God Hates Astronauts (GHA) by Ryan Browne (pronounced Brown) may be the most important comic book you are not reading right now. This sounds like an overstatement but on the cover of the first trade Jonathan Hickman has this to say, “I don’t want to oversell what Ryan has accomplished here, but I gave God Hates Astronauts to a blind man and he regained his sight.” I am a firm believer that comedy is the hardest thing to write. Anyone can attempt it however the translation from page to joke execution is not easy. What Browne does in this book is nothing short of spectacular.

God hates astronauts

The first volume of GHA has been in print one way or another since 2010 and has slowly gained a following since. Starting off as an online comic (you can still read the original series here), Image Comics revived the series in September of 2014. The original series follows the superhero team “The Power Persons Five,” a group hired by NASA to stop farmers from creating horribly made silo rocket-ships and entering Earth’s orbit. In their efforts to do their job, John L. Sullivan (the late 19th century boxer) and his bear army become targets. Sullivan quickly becomes the main villain of the first story arch which is taken so earnestly that it could only happen in this comic.

We quickly find out how terrible these people are at actually stopping farmers from reaching outer space because we see a collision that happens to kill royalty and it has an adverse affect we find out about later. While this first volume is ripe with martial strife, team angst, brains verses pure muscle/bullying and answering the age old question of, “If an immortal is missing their head can they still live?”


Volume two of the series picked up after some time has passed in the world of GHA. A new Power Persons Five has formed, the main characters have welcomed their love child and we are quickly introduced to a new character, 3-D Cowboy (who is a ghost that if you put on 3D glasses he will actually pop out while nothing else in the book will) that narrates the story. When we meet up with our characters they are actually doing their job, apprehending farmers from trying to reach the moon. This second story arch is full of backstory that even chronicles the first moon landing with Buzz Owldrin and Seal Armstrong.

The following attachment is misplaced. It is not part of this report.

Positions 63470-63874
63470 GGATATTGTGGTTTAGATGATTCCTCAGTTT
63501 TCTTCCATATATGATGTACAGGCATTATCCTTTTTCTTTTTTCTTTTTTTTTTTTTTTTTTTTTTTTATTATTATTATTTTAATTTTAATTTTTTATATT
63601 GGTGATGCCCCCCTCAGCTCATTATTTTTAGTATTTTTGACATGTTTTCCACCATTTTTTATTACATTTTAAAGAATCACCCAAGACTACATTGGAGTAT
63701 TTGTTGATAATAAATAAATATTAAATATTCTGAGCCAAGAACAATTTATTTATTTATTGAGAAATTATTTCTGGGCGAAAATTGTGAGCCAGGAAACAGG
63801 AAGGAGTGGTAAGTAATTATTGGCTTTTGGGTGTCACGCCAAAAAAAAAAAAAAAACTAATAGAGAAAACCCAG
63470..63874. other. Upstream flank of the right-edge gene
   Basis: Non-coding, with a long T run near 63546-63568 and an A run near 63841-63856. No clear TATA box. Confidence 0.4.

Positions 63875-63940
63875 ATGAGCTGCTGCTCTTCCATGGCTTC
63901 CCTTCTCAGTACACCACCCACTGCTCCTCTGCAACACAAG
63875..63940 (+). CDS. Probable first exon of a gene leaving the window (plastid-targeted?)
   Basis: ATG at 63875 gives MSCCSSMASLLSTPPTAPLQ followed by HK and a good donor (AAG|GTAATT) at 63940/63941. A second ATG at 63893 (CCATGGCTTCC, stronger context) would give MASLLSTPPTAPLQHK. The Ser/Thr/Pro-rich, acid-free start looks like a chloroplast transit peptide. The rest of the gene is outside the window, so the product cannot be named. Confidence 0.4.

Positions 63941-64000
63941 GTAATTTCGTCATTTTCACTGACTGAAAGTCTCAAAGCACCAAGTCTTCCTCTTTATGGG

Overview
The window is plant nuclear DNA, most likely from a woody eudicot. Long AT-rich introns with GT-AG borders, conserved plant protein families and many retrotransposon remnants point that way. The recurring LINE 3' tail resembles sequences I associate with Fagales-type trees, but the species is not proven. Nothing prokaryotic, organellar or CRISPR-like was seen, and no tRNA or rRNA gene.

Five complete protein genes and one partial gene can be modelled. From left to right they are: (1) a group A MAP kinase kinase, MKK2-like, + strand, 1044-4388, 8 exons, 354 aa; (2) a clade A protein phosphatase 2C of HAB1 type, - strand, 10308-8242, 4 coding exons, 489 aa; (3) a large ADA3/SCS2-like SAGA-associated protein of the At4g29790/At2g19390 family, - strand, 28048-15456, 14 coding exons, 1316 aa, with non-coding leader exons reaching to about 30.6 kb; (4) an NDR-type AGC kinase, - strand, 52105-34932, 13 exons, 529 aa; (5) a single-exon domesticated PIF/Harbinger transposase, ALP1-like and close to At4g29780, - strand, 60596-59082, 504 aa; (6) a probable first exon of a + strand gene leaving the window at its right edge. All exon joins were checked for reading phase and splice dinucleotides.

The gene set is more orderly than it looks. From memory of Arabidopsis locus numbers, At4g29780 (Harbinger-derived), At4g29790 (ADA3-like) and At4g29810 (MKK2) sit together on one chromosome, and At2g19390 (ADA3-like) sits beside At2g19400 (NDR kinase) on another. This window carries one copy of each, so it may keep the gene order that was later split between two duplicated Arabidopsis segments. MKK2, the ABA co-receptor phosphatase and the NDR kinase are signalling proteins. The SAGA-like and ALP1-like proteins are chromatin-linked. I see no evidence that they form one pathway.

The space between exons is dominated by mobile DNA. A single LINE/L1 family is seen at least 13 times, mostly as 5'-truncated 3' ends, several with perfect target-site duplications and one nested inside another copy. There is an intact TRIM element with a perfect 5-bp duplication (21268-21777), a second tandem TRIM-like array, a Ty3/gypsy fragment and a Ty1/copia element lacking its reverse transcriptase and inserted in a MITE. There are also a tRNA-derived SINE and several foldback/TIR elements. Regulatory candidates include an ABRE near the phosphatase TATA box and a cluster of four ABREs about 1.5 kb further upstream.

What GHA represents in comics is something that is not easily found, and it is clear that Browne has quite possibly created the strangest world in comics today. You can tell that some beats are taken from the 90’s era of comics, others from classic TGIF sitcoms and pop cultural film classics as well. What GHA provides is a look at characters that are heightened stereotypes found in superhero comics today in a world that is full of trouble where these characters are needed but they care more about themselves than actually helping–until they have to. Browne is testing what comics are able to do in a world that is filled with gritty reboots and attempts to “ground” characters in something more reality based.

Both volume one and two of this series has a complete guide to who should be cast as each character should this be made into a motion picture or Adult Swim cartoon. In the current run, there are quotes on the back of the single issues that are for and/or against the book itself; something that Browne creates that detail another story happening within the world of GHA. At the end of the day, you should read this comic if you love wonderful art, great storytelling, and a reminder that sometimes the best comics are the ones that are more about what bring a smile to your face. The storytelling is not only compelling but one of the truly rare gems on shelves right now.

I will leave you with this: the God Hates Astronauts #6 C2E2 variant staring one of the characters, Simon the cat:

C2E2 Variant

God Hates Astronauts #8 is in stores now.

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